How JDA can and cannot advance Palestinian rights | Israeli-Palestinian conflict


On April 21, before the recent Israeli-Palestinian violence escalated, Professor Mark Muhannad Ayash provide Creatively read the Jerusalem Anti-Semitism Declaration (JDA) on this website. He carefully selected several phrases in this document, and injected it with condemnation of Palestinian or pro-Palestinian political speech, hidden marginalization, or presumed irrationality.

When I read Professor Ayyash’s argument, I found myself wishing that he had used a phrase often quoted in the musical “Hamilton”, “in the room where it happened.” As one of the 20 people who participated in the debate and helped draft the JDA, my personal experience confirms that our explicit intentions obscured any effort to subtly link our work to Orientalist assumptions or to belittle Palestinians or other political views.

At the same time, among the various supporters of JDA, even those who condemn the challenging conditions and severe power inequality faced by the Palestinians, admit that our documents are not helpful. This is because JDA aims to help clarify the meaning of anti-Semitism in order to help deal with the continuing challenges posed by this particular form of prejudice. From an interconnected whole, the JDA aims to partially prevent the weaponization of an important struggle against anti-Semitic prejudice, which opposes open and powerful statements related to Palestine-Israel.

In fact, JDA’s target audience is Jewish and non-Jewish leaders, and others who are particularly concerned about anti-Semitism. When JDA was created, the drafters realized that the International Holocaust Remembrance Alliance (IHRA) definition of anti-Semitism was a remarkable and influential piece of ambiguity and limitations in previous efforts to define anti-Semitism on a global scale. The political consequences. This influence has caused some organizations and activists affiliated with or supporting the Israeli policy under Netanyahu to urge other governments and groups to adopt IHRA and deploy it specifically to restrict or legalize political speech that criticizes the Israeli state’s policies towards the Palestinians.?.

In providing a clear definition of anti-Semitism and exemplifying broad expressions related to Israeli politics and Zionism that are unlikely to fall into this definition, JDA refocused the global anti-Semitism struggle on where it belongs, as A sinister expression of many global prejudices against historically oppressed groups. Like members of many groups, including the Palestinians, they found themselves victims of their group status. The Jews who constituted the majority of the drafters of the JDA tried to determine the special circumstances that may exist in anti-Semitic prejudice within the scope of their rights. It also looks for common causes with other victims of mass prejudice or genocide attempts. In short, the field of JDA is a group affected by persistent prejudice and violent patterns. They try to perfect their efforts to deal with these patterns, in part by addressing anti-Semitism and other types of speech that some Jews or Israelis may not like. However, on the surface, they do not conform to the historical understanding of anti-Semitic prejudice.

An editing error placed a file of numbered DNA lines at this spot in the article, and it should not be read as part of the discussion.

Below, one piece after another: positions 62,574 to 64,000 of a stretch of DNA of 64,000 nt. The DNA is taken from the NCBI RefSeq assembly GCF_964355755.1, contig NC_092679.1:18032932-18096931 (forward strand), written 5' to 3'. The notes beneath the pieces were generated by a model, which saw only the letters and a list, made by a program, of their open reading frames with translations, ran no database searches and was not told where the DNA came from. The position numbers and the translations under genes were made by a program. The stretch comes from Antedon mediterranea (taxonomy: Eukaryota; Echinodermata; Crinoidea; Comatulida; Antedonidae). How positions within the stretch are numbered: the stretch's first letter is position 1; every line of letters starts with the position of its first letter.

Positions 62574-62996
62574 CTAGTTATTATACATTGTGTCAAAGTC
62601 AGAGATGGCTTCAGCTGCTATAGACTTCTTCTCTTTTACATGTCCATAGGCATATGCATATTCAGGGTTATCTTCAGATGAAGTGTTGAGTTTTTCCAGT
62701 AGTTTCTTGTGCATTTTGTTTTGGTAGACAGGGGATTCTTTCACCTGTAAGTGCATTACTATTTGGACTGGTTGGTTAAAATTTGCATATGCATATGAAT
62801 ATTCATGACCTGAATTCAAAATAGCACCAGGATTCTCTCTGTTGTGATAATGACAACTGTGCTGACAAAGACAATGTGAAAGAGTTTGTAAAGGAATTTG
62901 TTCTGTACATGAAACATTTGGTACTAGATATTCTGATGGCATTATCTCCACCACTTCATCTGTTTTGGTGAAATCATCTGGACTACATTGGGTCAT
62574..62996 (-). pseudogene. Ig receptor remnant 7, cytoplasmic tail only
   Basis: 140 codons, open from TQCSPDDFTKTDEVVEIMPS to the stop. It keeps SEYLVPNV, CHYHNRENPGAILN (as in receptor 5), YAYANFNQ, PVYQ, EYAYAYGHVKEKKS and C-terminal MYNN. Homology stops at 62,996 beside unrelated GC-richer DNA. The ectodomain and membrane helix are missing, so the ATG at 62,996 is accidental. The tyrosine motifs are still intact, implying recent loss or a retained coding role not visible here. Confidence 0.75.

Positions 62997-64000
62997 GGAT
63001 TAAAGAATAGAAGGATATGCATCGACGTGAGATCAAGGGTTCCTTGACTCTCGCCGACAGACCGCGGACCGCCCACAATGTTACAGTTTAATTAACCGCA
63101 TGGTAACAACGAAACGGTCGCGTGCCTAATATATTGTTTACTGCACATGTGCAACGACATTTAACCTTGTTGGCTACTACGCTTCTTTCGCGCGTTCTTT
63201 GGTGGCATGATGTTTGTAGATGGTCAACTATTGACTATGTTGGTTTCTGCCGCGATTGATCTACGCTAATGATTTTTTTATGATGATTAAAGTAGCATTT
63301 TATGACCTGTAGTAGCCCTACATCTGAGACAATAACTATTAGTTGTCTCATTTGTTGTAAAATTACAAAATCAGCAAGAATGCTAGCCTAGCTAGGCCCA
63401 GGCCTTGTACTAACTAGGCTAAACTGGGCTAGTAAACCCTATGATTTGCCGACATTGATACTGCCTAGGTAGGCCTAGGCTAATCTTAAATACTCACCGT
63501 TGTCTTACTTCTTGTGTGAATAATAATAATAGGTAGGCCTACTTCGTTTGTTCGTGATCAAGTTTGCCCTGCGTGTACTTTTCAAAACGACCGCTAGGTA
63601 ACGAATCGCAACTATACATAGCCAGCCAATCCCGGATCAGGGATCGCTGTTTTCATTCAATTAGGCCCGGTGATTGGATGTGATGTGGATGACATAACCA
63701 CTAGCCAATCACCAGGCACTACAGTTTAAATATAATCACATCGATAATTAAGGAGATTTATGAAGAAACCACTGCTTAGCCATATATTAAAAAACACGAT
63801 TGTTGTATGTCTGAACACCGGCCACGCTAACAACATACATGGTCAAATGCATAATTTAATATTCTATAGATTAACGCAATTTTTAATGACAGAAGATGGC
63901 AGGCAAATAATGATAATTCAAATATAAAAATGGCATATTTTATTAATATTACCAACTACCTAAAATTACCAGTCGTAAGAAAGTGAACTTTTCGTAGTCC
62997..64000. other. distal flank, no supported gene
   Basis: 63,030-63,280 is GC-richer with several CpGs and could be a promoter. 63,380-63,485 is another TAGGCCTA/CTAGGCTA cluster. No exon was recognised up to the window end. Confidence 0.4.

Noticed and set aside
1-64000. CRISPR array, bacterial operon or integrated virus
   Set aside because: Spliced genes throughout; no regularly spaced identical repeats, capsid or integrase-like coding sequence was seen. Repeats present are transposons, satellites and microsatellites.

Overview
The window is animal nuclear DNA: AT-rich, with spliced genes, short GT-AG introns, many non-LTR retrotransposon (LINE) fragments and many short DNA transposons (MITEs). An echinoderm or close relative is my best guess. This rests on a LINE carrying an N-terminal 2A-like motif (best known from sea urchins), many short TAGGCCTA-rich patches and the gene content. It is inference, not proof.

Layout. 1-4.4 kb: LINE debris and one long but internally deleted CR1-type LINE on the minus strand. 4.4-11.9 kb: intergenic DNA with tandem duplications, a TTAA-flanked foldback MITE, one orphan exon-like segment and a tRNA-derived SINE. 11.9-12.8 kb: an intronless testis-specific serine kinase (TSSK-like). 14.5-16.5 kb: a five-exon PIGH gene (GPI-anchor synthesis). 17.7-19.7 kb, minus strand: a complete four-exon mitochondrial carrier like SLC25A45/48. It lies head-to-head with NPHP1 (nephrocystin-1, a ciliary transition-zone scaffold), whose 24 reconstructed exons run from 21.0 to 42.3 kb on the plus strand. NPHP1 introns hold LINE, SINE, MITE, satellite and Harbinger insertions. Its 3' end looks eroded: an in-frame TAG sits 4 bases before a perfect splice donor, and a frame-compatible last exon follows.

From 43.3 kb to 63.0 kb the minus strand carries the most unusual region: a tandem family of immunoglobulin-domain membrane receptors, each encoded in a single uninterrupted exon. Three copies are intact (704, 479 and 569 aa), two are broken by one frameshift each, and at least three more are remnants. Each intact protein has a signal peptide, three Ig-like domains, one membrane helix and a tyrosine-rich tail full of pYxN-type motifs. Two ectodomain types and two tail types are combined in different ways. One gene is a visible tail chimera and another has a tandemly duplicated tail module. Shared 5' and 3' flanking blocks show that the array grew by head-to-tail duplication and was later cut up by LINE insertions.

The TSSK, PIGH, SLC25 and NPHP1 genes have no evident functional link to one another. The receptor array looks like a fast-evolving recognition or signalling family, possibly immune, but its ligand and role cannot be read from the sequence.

However, JDA has been criticized for devoting too much space to the Israeli-Palestinian issue. In its numerous examples, it does not have enough space to avoid a clear statement against Zionism or the current anti-Palestinian politics of the Israeli state. . Each of these criticisms failed to grasp the basic points. In other words, the recent politicization of the IHRA definition, because it is interpreted as a specific way to eliminate pro-Palestinian speech and anti-Semitism, needs further clarification to separate the basic purpose of Palestinian-Israeli politics from the definition of anti-Semitism, that is, to combat anti-Semitism. Ism.